ANALYSIS How business parks have become winners in the pandemic crisis

parc de retail

As Europe emerges from the COVID 19 pandemic, one thing is clear – pre-COVID retail trends have become more pronounced and are now accelerating the divergence between winners and losers in the retail sector, a study by retail park developer and operator Mitiska REIM shows.

As for the winners, retail parks have performed strongly in unprecedented periods over the past 18 months as the segment has continued to thrive on its now pandemic-success formula of convenience, essential shopping and value for money.

“The research we conducted with CBRE last year in the Belgian market once again confirmed the attractive and stable mechanisms for retail parks – low rents 7 to 10 times lower than shopping centers and high streets, and yields in excess of 5.5% for retail parks, outperforming not just other retail sectors but most mass-market real estate segments,” Mitiska points out.

But when we look at consumer behavior, the polarization between winners and losers becomes really clear. Consumers have become progressively time-poor but at the same time value-oriented, which has led to retail channel selection increasingly based on experience or convenience.

From an experience perspective, destination-oriented shopping offered on dominant high streets, shopping malls and outlet centers is expected to rise post-COVID and attract consumer discretionary spending again.

But one trend that the pandemic has really brought to the fore is convenience, as consumers have become more shopping-oriented and have chosen retail parks and e-commerce for their essential needs-based spending. Retail park offerings that combine supermarkets for everyday groceries in combination with complementary, often value-oriented stores and essential services in easily accessible locations have been very effective in attracting consumers.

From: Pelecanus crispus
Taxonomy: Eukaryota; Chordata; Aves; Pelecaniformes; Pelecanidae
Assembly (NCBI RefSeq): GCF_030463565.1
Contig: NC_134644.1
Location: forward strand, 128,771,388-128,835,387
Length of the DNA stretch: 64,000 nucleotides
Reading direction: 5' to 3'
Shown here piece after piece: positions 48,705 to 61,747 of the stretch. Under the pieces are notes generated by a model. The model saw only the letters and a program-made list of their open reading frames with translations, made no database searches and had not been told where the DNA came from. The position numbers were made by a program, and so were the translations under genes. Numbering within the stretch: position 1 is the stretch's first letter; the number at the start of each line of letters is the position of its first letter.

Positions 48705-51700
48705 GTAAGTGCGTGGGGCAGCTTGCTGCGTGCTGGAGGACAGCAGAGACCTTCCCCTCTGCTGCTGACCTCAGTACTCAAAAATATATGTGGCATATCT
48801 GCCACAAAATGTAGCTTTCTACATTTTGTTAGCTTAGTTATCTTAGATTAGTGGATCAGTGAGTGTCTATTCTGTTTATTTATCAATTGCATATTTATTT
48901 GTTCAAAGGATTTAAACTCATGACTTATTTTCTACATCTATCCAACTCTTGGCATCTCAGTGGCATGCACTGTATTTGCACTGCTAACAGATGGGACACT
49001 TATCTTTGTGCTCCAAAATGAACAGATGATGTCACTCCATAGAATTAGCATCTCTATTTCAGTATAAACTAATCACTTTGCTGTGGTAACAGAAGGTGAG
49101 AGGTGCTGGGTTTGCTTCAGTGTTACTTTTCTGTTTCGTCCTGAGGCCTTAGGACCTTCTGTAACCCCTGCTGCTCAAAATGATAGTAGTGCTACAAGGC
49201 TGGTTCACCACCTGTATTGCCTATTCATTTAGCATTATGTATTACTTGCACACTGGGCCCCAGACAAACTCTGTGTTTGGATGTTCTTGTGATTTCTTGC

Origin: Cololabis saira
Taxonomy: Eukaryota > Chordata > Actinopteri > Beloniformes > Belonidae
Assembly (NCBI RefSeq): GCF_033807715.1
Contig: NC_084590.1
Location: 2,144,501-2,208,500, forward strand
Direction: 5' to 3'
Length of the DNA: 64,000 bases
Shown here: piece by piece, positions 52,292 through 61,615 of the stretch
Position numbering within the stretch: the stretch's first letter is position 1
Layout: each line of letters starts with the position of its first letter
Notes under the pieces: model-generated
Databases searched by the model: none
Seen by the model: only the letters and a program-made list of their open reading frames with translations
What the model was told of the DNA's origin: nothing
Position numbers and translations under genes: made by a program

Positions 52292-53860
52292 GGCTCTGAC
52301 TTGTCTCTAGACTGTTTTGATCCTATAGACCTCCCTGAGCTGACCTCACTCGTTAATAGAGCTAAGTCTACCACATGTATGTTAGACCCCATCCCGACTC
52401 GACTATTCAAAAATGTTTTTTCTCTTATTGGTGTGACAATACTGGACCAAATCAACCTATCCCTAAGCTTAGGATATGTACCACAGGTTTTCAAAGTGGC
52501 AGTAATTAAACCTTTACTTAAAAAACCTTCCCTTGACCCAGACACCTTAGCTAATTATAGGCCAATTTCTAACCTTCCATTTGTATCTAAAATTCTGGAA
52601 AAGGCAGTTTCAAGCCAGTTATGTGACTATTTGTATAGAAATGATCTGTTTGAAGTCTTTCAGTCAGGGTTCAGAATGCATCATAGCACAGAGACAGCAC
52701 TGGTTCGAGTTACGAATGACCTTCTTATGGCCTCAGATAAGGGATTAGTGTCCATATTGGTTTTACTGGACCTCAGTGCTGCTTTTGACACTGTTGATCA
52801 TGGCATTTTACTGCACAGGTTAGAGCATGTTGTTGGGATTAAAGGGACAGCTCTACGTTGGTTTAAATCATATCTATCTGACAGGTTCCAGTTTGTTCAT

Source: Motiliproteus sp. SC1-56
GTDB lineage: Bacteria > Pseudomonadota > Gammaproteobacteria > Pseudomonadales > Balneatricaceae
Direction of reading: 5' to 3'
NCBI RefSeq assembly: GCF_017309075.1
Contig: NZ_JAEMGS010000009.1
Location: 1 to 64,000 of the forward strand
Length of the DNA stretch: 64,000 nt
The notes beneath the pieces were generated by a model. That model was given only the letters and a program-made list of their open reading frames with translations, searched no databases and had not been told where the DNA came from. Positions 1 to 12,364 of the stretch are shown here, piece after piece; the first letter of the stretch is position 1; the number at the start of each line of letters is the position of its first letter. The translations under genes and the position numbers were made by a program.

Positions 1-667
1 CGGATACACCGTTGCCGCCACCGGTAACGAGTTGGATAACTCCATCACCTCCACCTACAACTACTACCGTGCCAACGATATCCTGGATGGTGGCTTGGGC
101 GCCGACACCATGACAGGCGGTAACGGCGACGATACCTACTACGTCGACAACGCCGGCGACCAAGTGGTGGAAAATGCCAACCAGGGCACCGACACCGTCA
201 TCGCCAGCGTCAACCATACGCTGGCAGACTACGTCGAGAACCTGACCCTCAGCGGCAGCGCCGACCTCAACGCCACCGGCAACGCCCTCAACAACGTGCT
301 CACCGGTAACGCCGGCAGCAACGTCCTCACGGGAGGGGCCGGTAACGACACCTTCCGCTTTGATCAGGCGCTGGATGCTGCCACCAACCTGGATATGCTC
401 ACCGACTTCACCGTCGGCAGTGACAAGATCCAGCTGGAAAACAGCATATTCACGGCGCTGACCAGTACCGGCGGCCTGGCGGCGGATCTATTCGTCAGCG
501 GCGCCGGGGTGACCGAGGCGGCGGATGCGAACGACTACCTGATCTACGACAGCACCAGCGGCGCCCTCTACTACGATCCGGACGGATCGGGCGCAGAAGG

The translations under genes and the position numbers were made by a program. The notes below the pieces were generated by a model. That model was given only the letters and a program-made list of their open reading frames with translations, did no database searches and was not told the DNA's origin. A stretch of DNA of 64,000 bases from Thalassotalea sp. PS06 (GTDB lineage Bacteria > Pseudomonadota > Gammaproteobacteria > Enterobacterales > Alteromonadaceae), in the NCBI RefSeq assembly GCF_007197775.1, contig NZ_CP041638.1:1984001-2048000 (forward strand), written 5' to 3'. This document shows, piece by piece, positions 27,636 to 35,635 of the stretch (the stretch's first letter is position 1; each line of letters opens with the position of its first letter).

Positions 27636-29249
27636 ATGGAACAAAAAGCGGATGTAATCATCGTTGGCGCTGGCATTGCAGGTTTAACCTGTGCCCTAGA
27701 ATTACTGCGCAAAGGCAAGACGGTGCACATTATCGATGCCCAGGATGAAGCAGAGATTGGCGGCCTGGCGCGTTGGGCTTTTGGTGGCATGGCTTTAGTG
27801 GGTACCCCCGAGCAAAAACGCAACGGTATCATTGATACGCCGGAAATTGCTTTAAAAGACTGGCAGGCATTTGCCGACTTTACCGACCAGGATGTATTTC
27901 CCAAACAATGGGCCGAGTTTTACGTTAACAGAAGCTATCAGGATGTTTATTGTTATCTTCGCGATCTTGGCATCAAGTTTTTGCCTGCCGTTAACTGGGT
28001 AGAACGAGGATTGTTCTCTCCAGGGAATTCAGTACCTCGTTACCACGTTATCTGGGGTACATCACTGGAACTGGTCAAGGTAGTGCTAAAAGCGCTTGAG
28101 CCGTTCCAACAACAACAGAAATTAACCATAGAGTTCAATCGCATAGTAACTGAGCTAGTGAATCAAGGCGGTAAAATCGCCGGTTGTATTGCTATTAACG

This polarization between convenience and experience will continue to work in favor of both retail parks and premium retail, positioning them as differentiated offerings at either end of the spectrum. The problem for non-prime shopping centers in town centers and smaller shopping centers is that they lack a clear retail proposition and have therefore been hardest hit during the pandemic.

The relationship between retail parks and e-commerce

There is no denying that one of the biggest beneficiaries of the physical retail disruption of the last 18 months has been e-commerce. But there is also clear evidence of increasing convergence between physical and online sales and a proven mutually beneficial relationship between retail parks and e-commerce.

In a recent UK market outlook report, Savills found that online retail sales, as a proportion of total retail sales, have declined from their peak during the lockouts and are expected to settle at around 26.3% by 2022. The remaining 73.7% of retail sales will continue to be through physical stores, highlighting the continued essential role of bricks and mortar stores.

Savills also highlighted retail parks as being in the most advantageous position for online shopping. Products typically sold in retail parks are more defensible against online retail or than goods traditionally sold on the high street, and the ability to see and touch items is still an important factor for consumers.

McKinsey research in the US found that some retailers reported more than 200% year-over-year growth.

Offering large units with relatively low rents and high parking, retail parks have become not only the most convenient location for servicing shoppers’ essential needs, but are also ideal for supporting omnichannel retailers that offer click-and-collect ordering, process customer returns and deliver to the home.

Interestingly, physical stores also positively influence online sales. Dubbed the ‘halo effect’, research by CACI showed that in the UK, online sales were 106% higher in one store area. In some categories, such as electronics, fashion and sportswear, this rises to over 120%. What’s more, over half of online sales are influenced by a store either through click and collect, in-store returns, showrooming, inspiration or advice.

Edited for English

Sursa foto: Square 7

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